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Penguin on a Playstation

With a strong feeling of ‘Déjà vu’ I walked into Olympia 2. to chair day one of “The Great Linux Debate” for the fourth year running. To remind me if the previous years, I had my mementos with me, Bob Young’s ‘Red Hat’. The false beard that I tried wearing one year and the cuddly Penguin which had been sitting on my daughter’s bed for twelve months. Wondering what this year’s little gift would be, I walked around a show floor that seemed to reflect the times, basic shell schemes and with the companies very much the same as in previous years and with the exception of IBM and Hewlett Packard, giving a distinctly ‘geeky’ cottage industry-like feel to the event.

What did catch my eye was the Sony stand, because believe it or not, Sony have a Linux distribution for the Playstation-2, complete with hard drive, keyboard and mouse that plug into the PS2’s expansion port. Sony have been talking about making the PS2 into a home networking device for two years and this, I thought, is really big news because it brings Linux applications, such as Open office right down to the consumer level. But I was wrong. This is still very much an add-on product for programmers, students and code enthusiasts and really nothing more. It’s a big step in the right direction but only a relatively small one.

As always, the debate was short on space. An audience that extended out onto the show floor and sat on the floor of the theatre and a panel of IBM, SCO, SUSE, Debian, IBM, SUN and Hewlett Packard, squeezed up against the front wall. I did invite Microsoft but they decided that it wasn’t for them, which is a shame; because they would have learned that they didn’t have a huge amount to worry about from Linux just yet.

Starting the proceedings in the best possible taste, the organizers presented me with a pair of large comedy breasts, not the photo opportunity I was expecting but gave me an opportunity to tell the audience that this was also there opportunity to get their feelings ‘Off their chest’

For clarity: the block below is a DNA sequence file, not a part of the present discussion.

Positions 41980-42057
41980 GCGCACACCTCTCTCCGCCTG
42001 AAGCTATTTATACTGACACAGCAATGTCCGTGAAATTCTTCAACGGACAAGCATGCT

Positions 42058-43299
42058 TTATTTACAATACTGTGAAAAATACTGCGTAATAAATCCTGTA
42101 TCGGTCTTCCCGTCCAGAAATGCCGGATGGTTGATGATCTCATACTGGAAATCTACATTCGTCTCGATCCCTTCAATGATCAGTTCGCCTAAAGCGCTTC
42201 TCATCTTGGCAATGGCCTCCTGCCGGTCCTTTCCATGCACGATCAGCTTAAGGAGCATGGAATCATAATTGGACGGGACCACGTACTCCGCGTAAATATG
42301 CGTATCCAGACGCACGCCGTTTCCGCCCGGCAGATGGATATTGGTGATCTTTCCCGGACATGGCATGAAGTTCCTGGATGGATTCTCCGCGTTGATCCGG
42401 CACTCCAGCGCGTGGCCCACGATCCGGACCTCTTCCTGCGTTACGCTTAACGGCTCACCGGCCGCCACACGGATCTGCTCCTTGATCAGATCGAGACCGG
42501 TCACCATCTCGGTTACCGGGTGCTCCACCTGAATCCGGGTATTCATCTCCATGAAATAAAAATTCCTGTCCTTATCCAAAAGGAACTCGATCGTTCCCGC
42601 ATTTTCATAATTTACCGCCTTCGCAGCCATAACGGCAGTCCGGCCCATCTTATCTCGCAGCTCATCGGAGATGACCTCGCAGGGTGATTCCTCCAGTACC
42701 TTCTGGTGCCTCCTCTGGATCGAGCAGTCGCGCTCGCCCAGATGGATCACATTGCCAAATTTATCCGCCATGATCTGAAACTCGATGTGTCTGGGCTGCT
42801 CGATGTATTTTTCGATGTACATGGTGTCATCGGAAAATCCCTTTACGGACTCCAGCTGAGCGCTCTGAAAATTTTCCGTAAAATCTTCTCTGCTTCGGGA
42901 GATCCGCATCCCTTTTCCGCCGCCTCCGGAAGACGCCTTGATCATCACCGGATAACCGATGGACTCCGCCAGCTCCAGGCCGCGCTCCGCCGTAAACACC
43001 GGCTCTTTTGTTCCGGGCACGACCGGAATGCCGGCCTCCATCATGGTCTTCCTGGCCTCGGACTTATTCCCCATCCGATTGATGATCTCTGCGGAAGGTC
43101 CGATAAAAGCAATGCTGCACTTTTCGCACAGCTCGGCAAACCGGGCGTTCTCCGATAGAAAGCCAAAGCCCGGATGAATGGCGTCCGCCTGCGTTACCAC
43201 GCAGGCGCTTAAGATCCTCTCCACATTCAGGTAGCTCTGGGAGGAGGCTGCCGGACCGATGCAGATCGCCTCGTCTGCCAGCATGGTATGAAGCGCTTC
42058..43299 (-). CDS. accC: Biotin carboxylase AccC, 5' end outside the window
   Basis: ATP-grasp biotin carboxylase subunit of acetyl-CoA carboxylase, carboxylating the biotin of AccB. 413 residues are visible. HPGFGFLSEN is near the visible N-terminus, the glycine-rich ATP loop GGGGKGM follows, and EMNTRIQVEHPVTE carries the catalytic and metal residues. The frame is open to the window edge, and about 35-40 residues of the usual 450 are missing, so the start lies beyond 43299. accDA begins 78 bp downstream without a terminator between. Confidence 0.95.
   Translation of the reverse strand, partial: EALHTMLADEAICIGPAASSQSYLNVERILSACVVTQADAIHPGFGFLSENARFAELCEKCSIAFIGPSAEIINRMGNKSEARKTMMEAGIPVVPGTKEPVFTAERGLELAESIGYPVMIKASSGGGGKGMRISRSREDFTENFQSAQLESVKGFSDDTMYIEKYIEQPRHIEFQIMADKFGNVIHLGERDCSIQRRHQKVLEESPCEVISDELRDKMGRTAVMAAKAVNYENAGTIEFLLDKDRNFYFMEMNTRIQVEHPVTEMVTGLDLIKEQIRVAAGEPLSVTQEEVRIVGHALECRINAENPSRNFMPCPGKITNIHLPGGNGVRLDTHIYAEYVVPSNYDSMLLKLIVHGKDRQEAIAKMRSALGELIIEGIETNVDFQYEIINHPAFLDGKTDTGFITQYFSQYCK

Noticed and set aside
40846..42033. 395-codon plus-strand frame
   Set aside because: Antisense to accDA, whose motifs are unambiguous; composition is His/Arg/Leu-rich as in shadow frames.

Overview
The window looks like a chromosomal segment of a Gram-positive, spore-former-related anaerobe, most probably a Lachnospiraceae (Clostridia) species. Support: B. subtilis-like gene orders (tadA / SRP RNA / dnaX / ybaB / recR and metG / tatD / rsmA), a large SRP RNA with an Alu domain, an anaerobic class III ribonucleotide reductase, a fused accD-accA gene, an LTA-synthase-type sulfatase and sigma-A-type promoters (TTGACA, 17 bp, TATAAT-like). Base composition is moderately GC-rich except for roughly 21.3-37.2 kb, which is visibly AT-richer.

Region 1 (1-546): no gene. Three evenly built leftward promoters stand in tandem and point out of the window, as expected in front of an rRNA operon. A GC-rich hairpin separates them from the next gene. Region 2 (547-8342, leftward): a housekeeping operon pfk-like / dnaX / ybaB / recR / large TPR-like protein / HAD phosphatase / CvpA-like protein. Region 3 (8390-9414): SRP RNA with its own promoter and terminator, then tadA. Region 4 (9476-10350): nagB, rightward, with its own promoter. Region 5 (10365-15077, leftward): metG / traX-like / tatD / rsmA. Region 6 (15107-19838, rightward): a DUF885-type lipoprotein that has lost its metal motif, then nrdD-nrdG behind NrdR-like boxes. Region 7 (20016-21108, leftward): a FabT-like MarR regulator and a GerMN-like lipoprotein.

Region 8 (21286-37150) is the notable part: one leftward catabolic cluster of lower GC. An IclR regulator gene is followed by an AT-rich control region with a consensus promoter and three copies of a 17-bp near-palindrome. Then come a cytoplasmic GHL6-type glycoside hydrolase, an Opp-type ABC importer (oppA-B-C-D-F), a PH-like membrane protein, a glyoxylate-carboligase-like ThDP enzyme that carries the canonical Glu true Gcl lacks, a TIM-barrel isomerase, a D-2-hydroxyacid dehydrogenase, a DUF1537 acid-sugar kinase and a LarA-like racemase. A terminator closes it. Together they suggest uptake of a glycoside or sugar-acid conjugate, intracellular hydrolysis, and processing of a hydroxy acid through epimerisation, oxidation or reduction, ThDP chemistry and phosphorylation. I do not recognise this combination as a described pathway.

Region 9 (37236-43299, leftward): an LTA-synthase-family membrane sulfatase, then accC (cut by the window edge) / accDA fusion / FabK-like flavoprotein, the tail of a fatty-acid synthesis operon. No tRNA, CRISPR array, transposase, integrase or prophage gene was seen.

At times, the argument was heated, particularly between Debian and SUSE. “What exactly is ‘Free’ software”? It was also disappointing in my view in that very little has moved on since last year. Sun of course is now playing ‘seriously’ in the Linux space but it became very obvious that the larger vendors, IBM, Sun and HP couldn’t really agree on Linux’s strengths. Yes, of course there was clustering and the ‘Edge of the Enterprise’ stuff but IBM and Sun were in opposite camps and Hewlett Packard sat on the fence and said very little. This encouraged one member of the audience to comment, that “iI wasn’t Linux that couldn’t scale, it was the vendors in trying to support it”.

The audience itself was the predictable mixture you might expect from any Open Source event. Strongly represented by the education sector, Alan Cox look-alikes and one very impressive, wonderfully opinionated ‘Gothic’ web mistress with a coffin-shaped backpack, who dominated the questioning and intimidated the panel.

It was the same old story. You want training from the evil empire, the darker side of .Net and you can find it anywhere, you can almost get an A level in it. But try and find equivalent standards and recognition around Linux and you’re ‘stuffed’. How, the audience asked the panel, are you going to solve this problem?

If the row of Linux gorillas facing the questioning, could have shuffled their feet nervously, they would have done but they were sitting down and had to concede that it would be at least another two years before we saw any big changes outside of vendor support for the platform. You see, the great thing about Linux is that it’s ‘Free’ and Open Source but the big disadvantage is that nobody is really in charge and there’s no equivalent of the Microsoft Death Star churning out volumes of Linux courseware for schools and universities. These guys are here to make money from Linux and subsidizing mass education still isn’t part of the process, which, in their minds sells boxes which is, after all, what they really care about. Whether these units are Itanium or SPARC powered.

The fudging left the audience feeling restless. These people are committed to Open Source computing, are hungry for education and information and believe that the principles they support are in danger of being hijacked by large commercial interests and they have a point. Linux remains very much a religion at a time when the large vendors wish to dress it up in a shirt and tie and offer it as a respectable Enterprise solution. There’s a clash of two cultures here which is going to make progress slow, although I would argue, that it can’t get much slower.

When the debate ended, I asked the audience to vote on which company should receive the comedy breasts for achievement and services to Linux over the past year. Almost unanimously the decision was that Simon Tindall, on behalf of Sun Microsystems, should receive this valuable award, which should now be displayed in Sun’s reception until The Great Linux Debate returns to London next year. A good result as, I’m sure you’ll agree and a sigh of relief from IBM.


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